Then Blomkvist is contacted by renowned Swedish scientist Professor Balder. Warned that his life is in danger, but more concerned for his son's well-being, Balder wants Millennium to publish his story - and it is a terrifying one.

More interesting to Blomkvist than Balder's world-leading advances in Artificial Intelligence, is his connection with a certain female superhacker.

It seems that Salander, like Balder, is a target of ruthless cyber gangsters - and a violent criminal conspiracy that will very soon bring terror to the snowbound streets of Stockholm, to the Millennium team, and to Blomkvist and Salander themselves.

Saturday, 29 July 2017

Book Events: Beauty & the Beast Screening, Afternoon Tea & Book Swap

This time last week I had the pleasure of attending a special screening celebrating Disney’s DVD/Blu-ray release on 17th July of the live-action adaptation of Beauty and the Beast, followed by an afternoon tea and book swap.

The event was arranged by the lovely Juliana Fenton from Premier and it was a lovely surprise to receive the invitation.

The event started at 10am, so after a bleary-eyed trek into London, I arrived at the Covent Garden Hotel where I was pleasantly surprised to find that instead of a conference room (as I had anticipated), the hotel actually has a private screening room downstairs which I estimate seats around 40-50 people in total.

Monday, 17 July 2017

Book Review: My Mother's Shadow by Nikola Scott

Title: My Mother’s Shadow
Author: Nikola Scott
Publisher: Headline Review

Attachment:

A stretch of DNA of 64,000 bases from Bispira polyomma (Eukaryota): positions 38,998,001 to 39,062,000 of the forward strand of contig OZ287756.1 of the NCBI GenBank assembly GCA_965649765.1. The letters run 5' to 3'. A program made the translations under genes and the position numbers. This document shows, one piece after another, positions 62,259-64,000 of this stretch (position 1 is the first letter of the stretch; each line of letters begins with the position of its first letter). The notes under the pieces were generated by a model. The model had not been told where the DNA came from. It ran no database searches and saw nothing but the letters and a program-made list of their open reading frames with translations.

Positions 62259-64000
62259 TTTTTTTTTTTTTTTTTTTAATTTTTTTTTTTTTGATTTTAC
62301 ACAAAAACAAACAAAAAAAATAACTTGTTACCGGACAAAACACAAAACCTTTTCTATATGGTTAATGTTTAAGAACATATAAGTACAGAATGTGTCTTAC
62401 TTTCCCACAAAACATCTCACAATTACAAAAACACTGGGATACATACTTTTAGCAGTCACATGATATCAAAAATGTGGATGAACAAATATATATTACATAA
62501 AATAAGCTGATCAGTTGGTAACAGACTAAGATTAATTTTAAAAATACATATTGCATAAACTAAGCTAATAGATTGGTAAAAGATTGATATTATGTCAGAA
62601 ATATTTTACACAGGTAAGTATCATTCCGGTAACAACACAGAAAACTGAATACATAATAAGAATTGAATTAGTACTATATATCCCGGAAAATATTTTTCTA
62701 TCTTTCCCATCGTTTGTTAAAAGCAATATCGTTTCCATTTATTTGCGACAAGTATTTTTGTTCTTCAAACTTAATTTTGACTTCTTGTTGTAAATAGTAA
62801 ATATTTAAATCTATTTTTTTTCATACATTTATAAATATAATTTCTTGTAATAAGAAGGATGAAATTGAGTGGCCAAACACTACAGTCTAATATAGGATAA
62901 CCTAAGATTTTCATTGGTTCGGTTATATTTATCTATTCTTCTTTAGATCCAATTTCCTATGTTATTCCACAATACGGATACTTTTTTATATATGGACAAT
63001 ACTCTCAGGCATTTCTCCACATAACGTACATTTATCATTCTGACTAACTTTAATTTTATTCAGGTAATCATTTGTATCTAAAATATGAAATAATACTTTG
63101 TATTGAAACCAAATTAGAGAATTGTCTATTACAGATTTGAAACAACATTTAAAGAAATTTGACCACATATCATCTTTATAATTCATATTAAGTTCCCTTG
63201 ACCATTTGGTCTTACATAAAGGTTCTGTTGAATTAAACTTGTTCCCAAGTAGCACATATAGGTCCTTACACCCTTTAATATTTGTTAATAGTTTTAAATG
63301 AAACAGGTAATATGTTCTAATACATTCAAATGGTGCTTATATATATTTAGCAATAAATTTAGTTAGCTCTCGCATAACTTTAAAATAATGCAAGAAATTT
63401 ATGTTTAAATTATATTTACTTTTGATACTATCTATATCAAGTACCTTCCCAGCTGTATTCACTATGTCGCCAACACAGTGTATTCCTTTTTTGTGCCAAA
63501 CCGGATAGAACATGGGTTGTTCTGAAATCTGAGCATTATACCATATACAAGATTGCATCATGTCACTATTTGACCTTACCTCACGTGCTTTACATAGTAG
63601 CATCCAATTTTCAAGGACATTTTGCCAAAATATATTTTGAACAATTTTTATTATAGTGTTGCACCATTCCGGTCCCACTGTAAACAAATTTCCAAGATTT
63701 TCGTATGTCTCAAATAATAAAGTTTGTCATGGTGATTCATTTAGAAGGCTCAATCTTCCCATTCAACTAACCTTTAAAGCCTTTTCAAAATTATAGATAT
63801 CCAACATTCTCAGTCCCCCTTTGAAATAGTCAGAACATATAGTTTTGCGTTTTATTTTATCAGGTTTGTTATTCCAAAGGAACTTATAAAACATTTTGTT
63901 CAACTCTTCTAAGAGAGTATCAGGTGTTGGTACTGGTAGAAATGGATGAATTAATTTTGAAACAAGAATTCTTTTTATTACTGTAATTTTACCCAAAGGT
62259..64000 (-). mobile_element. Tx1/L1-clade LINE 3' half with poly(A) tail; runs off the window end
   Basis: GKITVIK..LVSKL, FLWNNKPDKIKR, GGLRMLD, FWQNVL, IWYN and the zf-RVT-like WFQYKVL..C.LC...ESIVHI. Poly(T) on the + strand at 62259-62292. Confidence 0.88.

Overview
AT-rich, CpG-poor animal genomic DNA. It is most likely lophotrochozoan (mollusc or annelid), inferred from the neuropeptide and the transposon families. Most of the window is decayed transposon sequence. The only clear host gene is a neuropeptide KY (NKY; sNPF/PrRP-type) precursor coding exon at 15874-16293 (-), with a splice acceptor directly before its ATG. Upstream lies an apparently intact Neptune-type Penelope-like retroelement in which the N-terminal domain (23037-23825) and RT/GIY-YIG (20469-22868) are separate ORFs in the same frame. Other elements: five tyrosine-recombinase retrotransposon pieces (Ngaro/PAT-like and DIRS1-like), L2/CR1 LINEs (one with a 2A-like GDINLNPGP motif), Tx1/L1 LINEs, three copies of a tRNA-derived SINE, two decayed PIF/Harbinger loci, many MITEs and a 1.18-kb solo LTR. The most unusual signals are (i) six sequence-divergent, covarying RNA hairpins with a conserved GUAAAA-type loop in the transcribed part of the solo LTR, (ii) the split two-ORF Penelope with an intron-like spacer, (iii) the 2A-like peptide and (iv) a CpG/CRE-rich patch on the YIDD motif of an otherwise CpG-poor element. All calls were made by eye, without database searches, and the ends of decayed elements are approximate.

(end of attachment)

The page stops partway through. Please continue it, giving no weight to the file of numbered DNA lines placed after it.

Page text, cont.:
Publication Date: 30 May 2017

Twitter: @nikola_scott

Rating: 4 out of 5


Hartland House has always been a faithful keeper of secrets...

1958. Sent to beautiful Hartland to be sheltered from her mother's illness, Liz spends the summer with the wealthy Shaw family. They treat Liz as one of their own, but their influence could be dangerous...

Now. Addie believes she knows everything about her mother Elizabeth and their difficult relationship until her recent death. When a stranger appears claiming to be Addie's sister, she is stunned. Is everything she's been told about her early life a lie?

How can you find the truth about the past if the one person who could tell you is gone? Addie must go back to that golden summer her mother never spoke of...and the one night that changed a young girl's life for ever. 

Tuesday, 30 May 2017

Book Review: What Alice Knew by T.A. Cotterell

Title: What Alice Knew
Author: T. A. Cotterell
Publisher: Transworld Books
Publication Date: 1 December 2016 –ePub ; 4 May 2017 - Paperback

Twitter: @TACotterell1

Rating: 4 stars


How far would you go to keep a secret?

Alice has a perfect life – a great job, happy kids, a wonderful husband. Until he goes missing one night; she receives a suspicious phone call; things don’t quite add up.

Alice needs to know what’s going on. But when she uncovers the truth she faces a brutal choice. And how can she be sure it is the truth?

Sometimes it’s better not to know.